The University of Pretoria (UP) congratulates Tinyiko Cathrine Gwambe on graduating with a Bachelor of Social Work (BSW) degree with distinction, and welcomes her back to UP to pursue her postgraduate studies.
While the road to academic success has its fair share of trials and tribulations for any student, for Tinyiko, obtaining a degree was particularly challenging – she was born with tetra-amelia syndrome, a congenital disorder characterised by the absence or malformation of the limbs.
“Fortunately, I survived all the hardships I faced and was motivated to work hard at my studies,” she says.
Growing up came with various difficulties for the wheelchair-bound 23-year-old. She attended a private school in Tshilamba in Limpopo, which was not properly geared towards supporting people with disabilities. Yet for the new graduate, being born with a disability hasn’t been her greatest challenge – the untimely loss of her mother when Tinyiko was 16 years old was for her the biggest setback.
“Severe challenges are a part of one’s life, especially when you are living with a disability,” she says. “It becomes worse when one or both parents are not there.
Her mother’s sister became her primary caregiver, and Tinyiko is thankful for the love and support she received from her family. She found the strength to persevere, and passed Grade 12 with two distinctions and six B-symbols. Tinyiko was then accepted at UP where, she admits, the early days were tough.
During her four years at the university, she relied on the Areyeng municipal bus service to get to campus, but there were several days when the service did not operate as a result of strikes, among other reasons. On such days Tinyiko’s sisters – Willemina, also a BSW graduate at UP, and Gathrie, who has a BCom in Accounting from the University of Venda – would push her to campus in her wheelchair to attend classes.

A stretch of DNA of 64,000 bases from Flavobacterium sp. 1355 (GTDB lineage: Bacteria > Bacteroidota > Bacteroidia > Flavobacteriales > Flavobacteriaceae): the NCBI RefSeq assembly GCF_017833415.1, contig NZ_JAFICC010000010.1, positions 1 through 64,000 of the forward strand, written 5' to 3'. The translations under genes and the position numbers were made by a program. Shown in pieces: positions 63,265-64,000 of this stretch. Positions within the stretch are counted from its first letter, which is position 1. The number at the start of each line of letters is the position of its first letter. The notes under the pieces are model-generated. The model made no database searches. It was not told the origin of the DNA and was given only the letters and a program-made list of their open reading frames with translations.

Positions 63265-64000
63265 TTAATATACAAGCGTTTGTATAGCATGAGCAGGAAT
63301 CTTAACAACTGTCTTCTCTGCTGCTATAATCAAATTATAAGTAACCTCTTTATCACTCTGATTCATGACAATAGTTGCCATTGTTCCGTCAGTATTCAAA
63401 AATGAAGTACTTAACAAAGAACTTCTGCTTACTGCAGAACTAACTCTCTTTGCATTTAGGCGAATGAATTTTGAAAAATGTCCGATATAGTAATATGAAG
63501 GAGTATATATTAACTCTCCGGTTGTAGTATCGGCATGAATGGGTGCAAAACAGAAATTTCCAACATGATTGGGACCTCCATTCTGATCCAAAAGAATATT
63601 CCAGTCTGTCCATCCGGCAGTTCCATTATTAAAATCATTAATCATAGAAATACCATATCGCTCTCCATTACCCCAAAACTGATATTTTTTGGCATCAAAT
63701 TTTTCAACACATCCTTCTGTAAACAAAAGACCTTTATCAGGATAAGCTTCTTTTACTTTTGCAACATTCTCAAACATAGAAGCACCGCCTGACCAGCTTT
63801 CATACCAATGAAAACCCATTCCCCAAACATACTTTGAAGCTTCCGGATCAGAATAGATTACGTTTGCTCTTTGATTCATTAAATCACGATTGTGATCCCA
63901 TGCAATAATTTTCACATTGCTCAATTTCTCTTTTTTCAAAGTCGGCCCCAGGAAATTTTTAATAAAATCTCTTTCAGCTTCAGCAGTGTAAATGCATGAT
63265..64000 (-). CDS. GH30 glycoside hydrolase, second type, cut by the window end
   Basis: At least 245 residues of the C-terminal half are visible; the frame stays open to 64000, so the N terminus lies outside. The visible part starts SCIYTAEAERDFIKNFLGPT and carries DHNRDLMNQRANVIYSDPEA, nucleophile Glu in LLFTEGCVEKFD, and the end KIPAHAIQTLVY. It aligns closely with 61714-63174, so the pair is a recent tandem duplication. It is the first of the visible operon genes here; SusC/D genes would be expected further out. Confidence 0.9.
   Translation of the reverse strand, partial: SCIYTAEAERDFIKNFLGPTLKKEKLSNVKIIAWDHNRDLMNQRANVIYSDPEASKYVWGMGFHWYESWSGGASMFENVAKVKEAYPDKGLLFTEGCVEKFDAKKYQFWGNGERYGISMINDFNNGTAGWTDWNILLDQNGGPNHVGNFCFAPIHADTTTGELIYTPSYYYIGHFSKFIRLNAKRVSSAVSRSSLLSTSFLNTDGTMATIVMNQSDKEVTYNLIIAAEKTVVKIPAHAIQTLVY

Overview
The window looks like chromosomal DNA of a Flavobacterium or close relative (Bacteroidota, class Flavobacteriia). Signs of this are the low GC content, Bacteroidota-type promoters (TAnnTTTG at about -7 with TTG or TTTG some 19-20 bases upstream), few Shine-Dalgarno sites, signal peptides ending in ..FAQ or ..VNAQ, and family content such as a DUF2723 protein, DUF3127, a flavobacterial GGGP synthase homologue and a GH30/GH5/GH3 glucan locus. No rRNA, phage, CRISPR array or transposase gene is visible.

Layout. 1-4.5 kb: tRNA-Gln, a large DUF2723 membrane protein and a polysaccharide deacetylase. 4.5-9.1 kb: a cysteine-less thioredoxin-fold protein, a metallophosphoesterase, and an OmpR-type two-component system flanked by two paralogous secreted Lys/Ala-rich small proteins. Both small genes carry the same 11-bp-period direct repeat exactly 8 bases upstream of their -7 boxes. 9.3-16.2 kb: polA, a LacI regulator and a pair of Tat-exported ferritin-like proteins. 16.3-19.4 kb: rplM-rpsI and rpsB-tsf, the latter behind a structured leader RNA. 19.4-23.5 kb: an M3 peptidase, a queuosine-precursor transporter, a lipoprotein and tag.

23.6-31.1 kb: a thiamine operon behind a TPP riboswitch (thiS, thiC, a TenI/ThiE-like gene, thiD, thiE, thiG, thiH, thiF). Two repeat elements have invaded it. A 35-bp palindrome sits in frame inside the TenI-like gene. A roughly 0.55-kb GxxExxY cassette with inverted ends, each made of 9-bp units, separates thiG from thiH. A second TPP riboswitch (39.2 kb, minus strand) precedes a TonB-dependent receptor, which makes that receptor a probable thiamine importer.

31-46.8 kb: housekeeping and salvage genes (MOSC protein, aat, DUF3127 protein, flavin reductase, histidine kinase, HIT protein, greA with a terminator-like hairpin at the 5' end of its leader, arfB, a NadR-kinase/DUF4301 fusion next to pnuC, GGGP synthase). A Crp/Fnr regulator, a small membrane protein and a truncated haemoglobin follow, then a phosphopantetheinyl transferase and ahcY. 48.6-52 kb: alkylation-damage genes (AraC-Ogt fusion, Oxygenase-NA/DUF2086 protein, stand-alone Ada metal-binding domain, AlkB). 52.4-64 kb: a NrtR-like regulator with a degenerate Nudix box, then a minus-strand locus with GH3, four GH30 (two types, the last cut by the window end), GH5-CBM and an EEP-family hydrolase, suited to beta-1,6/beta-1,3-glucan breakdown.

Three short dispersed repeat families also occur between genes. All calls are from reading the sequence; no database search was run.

Without her sisters, friends Portia Hlophe and Agnetia Mlambo, and her fiancée, Xolisa Makeleni – who followed Tinyiko like shadows on campus to assist her – the young woman says she simply would not have made it to graduation day. She also acknowledges the Disability Unit and the Department of Social Work and Criminology for the support these divisions gave her, and continue to give other students with disabilities to perform according to their capabilities.
Despite the fact that her upper extremities are severely afflicted, Tinyiko wrote all her tests and examinations – in fact, her lecturers describe her neat, legible handwriting as being the envy of many able-bodied students. The diligence and dedication with she approached her studies resulted in Tinyiko performing consistently well over the past four years, and in her second year, she received the award for Best Social Work student.
As for the future, she would like to become an entrepreneur with the aim of making a real difference in the lives of marginalised communities and people with disabilities. To this end, Tinyiko intends to pursue a master’s programme in Social Development and Policy in the Department of Social Work and Criminology.
“The good news is that you can always survive if you are determined,” she says. “I survived it all by taking challenges and turning them into something positive. Never give up – whether you have a disability or not. Turn your challenges or disappointments into motivation, and success will come your way.”